If the offense full slides to the looper, the DE opposite is a free rusher. Also the Nose has a excellent opportunity to ricochet off the pass set of the OT. The block for the OT is difficult and creates a good inside pass rush opportunity for the Nose.


As the looping DE gets off the ball vertically, he will abort the loop if the OT down blocks. Against full slide the OT will block down and the call side DE will be unblocked.

The blitz is also good versus QB draw.

The looping DE is very difficult for the QB draw blocking. Often the looper is going where the QB is trying to run.



Against a pull scheme QB draw, the blitz is still good. The puller has a very difficult block vs. the walked up blitzer. The looping DE is again going to be looping to where the QB is trying to run.

Friday, February 13, 2015

Improve Defensive Game Plans with a Challenge Meeting

Challenge meetings helped improve our defensive preparation this season. We continued our weekly schedule of self-scout, opponent scout, and game plan brainstorm. Following the development of our initial game plan, we added a challenge meeting. The concept is to present each element of the game plan, followed by the coaching staff challenging the idea. Every possible stress or negative outcome of the call should be discussed.

Bottom Line – WHY IS THIS CALL A BAD IDEA?

Internal staff debate is nothing new. However, debate does not happen naturally in all staff situations. Some individuals shy away from arguing for fear of being labeled as negative. Anxiety also exists about appearing as “not a team player” or being interested only in getting their way. Others worry voicing opinions will be viewed as a personal attack. These reservations about challenging ideas often lead to silence and groupthink.

“If everybody is thinking alike, then somebody isn’t thinking” – General George S. Patton

By having a meeting dedicated to challenging ideas, everyone on the staff is required to be a contrarian. Members of the staff are expected to discuss concerns about a call, resulting in a healthy environment for debate.

The challenge meeting had a positive impact on every type of coach on our staff. Older coaches could speak from their experiences without feeling like they were lecturing. Younger coaches now had a forum to question more experienced guys. Each position coach gained insight from hearing the concerns of other position groups. Traditionalist coaches on staff who say “this is what we have done successfully” were forced to consider changes and adjustments to the scheme. They even argued for changes at times. Coaches who might have otherwise become “Yes” men instead began thinking more critically and joined the conversation. Innovative coaches had a platform to pitch their ideas. Those coaches who supported an idea were forced to consider the possible negative outcomes. Conversely, those who didn’t like a call had to consider the positives. As no call is perfect, I believe the challenge meeting process greatly improved our staff’s assessment of the risk and reward of each call. The process also helped remind us that just because we can call something does not mean that we should. Overall these meetings helped us fortify our defensive identity while helping build our toolbox.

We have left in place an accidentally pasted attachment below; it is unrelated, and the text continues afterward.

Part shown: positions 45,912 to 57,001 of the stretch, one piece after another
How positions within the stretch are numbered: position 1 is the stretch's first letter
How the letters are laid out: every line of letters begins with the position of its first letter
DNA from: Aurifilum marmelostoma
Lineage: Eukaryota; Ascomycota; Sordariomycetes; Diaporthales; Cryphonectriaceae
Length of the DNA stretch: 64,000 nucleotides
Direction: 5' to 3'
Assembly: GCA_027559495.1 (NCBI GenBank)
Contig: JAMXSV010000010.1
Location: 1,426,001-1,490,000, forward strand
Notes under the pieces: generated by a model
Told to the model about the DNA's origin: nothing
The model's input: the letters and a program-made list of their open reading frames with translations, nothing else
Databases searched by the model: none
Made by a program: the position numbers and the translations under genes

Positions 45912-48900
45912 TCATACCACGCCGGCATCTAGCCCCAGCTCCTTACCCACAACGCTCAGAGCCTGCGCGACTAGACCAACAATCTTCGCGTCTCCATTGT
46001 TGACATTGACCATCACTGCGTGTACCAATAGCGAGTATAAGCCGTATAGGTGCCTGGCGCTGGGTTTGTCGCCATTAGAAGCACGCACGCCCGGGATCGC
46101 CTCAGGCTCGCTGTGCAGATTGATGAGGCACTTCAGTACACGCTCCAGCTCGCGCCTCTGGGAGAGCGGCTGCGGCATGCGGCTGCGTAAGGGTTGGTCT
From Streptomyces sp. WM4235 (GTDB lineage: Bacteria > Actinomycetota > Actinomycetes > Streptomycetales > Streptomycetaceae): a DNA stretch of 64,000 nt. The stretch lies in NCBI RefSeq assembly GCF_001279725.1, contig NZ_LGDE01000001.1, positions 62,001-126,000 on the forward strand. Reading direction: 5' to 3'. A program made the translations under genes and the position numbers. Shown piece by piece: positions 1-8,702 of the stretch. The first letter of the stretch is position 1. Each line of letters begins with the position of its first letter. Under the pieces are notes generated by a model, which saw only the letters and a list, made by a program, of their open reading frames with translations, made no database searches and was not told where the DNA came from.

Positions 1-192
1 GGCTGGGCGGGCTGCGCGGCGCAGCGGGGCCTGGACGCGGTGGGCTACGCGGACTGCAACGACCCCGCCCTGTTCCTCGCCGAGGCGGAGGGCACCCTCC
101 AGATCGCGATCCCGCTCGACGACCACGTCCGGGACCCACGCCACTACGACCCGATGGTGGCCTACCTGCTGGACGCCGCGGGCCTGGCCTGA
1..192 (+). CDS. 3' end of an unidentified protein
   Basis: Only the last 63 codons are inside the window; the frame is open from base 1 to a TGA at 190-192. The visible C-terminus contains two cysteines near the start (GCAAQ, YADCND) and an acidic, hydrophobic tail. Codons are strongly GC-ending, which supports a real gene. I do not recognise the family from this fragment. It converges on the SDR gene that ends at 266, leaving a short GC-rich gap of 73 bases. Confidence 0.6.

When we are done with the challenge meeting everyone has had a say. We have weighed the positives and negatives allowing our staff to more thoroughly understand the rationale for every call. Increased coach’s input and understanding resulted in greater buy in and improved delivery to the team. These challenge meetings also helped inform our staff of trouble areas in the game plan that had to be addressed in practice. We became more proactive coaches and players built confidence knowing we had anticipated problems instead of reacted to them.

The challenge meetings also helped us develop our 2nd plan. By better understanding the stress areas of our game plan we were better able to plan for the adjustments we might have to make during the game.

Challenge meetings might not be right for every staff. If you are looking for a way to spur debate, discussion, and the flow of ideas a challenge meeting can help.